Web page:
As I write this piece from my English home, I’m transported back into one of the highlights of my travels: the Altai Mountains. It is a staggeringly beautiful region near Siberia’s border with Mongolia, with high-altitude plateaus and rich Scythian and Denisovan archaeology. In some ways, the Altai is the Alaska of Russia – a place where people go to live off-grid. It was where I met a former Aeroflot navigator, Leonid Kaloshin, who had retired to the village of Ust-Koksa, inspired by an art exhibition he’d visited in Moscow depicting the Altai as an earthly paradise. Kaloshin was an enthusiastic bibliophile who had gathered tens of thousands of books to create a community library. He also had a keen interest in music, inspired by a young boy in a nearby village, who Kaloshin had found trying to play a table painted with a keyboard. ‘When I saw how strongly he wanted to hear music, I went to Moscow and bought him an instrument,’ said Kaloshin. ‘Nothing special; it was one of four pianos an old man was selling off cheaply from his garage.’ When I visited, Kaloshin had distributed 41 pianos to families around the Altai and – despite lacking the money to stock up on firewood – was building a concert hall at the back of his house. He asked me if I would keep my eye out for a piano for him. ‘But this place is so remote,’ I replied, feeling the tables turn: Leonid was asking me to find him a piano, rather than the other way around. ‘The world is very remote,’ he said, his grey eyes alight; ‘we are at the centre.’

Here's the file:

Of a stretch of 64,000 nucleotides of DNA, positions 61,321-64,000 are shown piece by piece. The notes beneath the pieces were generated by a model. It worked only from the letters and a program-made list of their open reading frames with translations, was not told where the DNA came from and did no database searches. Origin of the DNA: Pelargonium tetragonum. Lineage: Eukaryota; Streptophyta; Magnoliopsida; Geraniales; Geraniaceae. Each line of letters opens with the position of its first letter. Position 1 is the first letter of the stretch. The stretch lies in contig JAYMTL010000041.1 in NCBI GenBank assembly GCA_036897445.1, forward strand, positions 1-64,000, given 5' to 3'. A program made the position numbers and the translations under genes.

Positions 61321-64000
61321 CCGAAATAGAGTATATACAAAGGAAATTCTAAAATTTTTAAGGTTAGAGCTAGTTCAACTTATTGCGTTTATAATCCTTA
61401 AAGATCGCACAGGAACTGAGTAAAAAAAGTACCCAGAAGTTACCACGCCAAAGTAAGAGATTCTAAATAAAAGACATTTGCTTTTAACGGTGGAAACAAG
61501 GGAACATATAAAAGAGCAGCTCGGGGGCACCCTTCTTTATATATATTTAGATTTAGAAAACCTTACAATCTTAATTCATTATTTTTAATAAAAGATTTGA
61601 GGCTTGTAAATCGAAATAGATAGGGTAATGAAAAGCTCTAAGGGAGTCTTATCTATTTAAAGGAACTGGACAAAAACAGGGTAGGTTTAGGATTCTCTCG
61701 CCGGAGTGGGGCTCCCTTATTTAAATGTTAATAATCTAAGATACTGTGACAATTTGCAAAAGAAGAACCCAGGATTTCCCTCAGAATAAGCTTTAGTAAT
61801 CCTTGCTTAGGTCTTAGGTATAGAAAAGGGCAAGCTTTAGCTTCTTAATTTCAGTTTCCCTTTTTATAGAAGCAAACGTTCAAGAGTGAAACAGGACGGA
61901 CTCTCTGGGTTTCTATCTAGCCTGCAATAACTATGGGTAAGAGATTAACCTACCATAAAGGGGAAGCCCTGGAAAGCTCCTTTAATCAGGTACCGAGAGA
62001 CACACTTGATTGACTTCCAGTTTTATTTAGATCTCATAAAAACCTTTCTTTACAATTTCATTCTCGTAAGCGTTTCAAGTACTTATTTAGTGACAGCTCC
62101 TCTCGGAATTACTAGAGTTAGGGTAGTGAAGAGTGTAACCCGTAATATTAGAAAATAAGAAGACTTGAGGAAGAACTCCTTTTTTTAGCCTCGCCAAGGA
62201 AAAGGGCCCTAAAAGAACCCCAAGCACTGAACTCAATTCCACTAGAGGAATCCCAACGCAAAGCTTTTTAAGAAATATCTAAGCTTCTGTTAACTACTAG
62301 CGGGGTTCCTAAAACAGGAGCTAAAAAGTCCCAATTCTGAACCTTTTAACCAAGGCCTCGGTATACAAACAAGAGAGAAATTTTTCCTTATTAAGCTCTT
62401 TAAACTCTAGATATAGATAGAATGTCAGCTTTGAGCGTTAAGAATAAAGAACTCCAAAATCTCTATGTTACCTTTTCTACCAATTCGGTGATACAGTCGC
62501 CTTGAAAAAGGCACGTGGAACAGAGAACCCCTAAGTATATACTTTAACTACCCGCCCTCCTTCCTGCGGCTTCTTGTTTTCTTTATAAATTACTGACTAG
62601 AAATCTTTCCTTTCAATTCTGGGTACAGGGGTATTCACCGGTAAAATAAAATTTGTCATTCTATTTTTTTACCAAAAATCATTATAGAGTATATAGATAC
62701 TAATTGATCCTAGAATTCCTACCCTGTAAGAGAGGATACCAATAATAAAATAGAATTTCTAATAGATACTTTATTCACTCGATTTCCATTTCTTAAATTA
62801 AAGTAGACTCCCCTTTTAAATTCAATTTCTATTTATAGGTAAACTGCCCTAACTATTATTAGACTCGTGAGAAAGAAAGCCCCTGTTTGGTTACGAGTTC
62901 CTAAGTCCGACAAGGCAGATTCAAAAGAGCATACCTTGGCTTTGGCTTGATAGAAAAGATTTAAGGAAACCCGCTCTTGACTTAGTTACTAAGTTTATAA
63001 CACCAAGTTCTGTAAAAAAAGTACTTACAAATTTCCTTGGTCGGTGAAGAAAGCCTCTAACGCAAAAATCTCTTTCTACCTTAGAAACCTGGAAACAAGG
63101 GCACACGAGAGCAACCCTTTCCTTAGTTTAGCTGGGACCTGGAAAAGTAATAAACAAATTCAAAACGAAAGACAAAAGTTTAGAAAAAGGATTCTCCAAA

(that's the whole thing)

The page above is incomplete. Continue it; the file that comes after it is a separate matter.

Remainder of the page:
The Lost Pianos of Siberia is published by Black Swan.
Siberia, a collection of photographs by Michael Turek, is published by Damiani.
A guide to Russia’s piano makers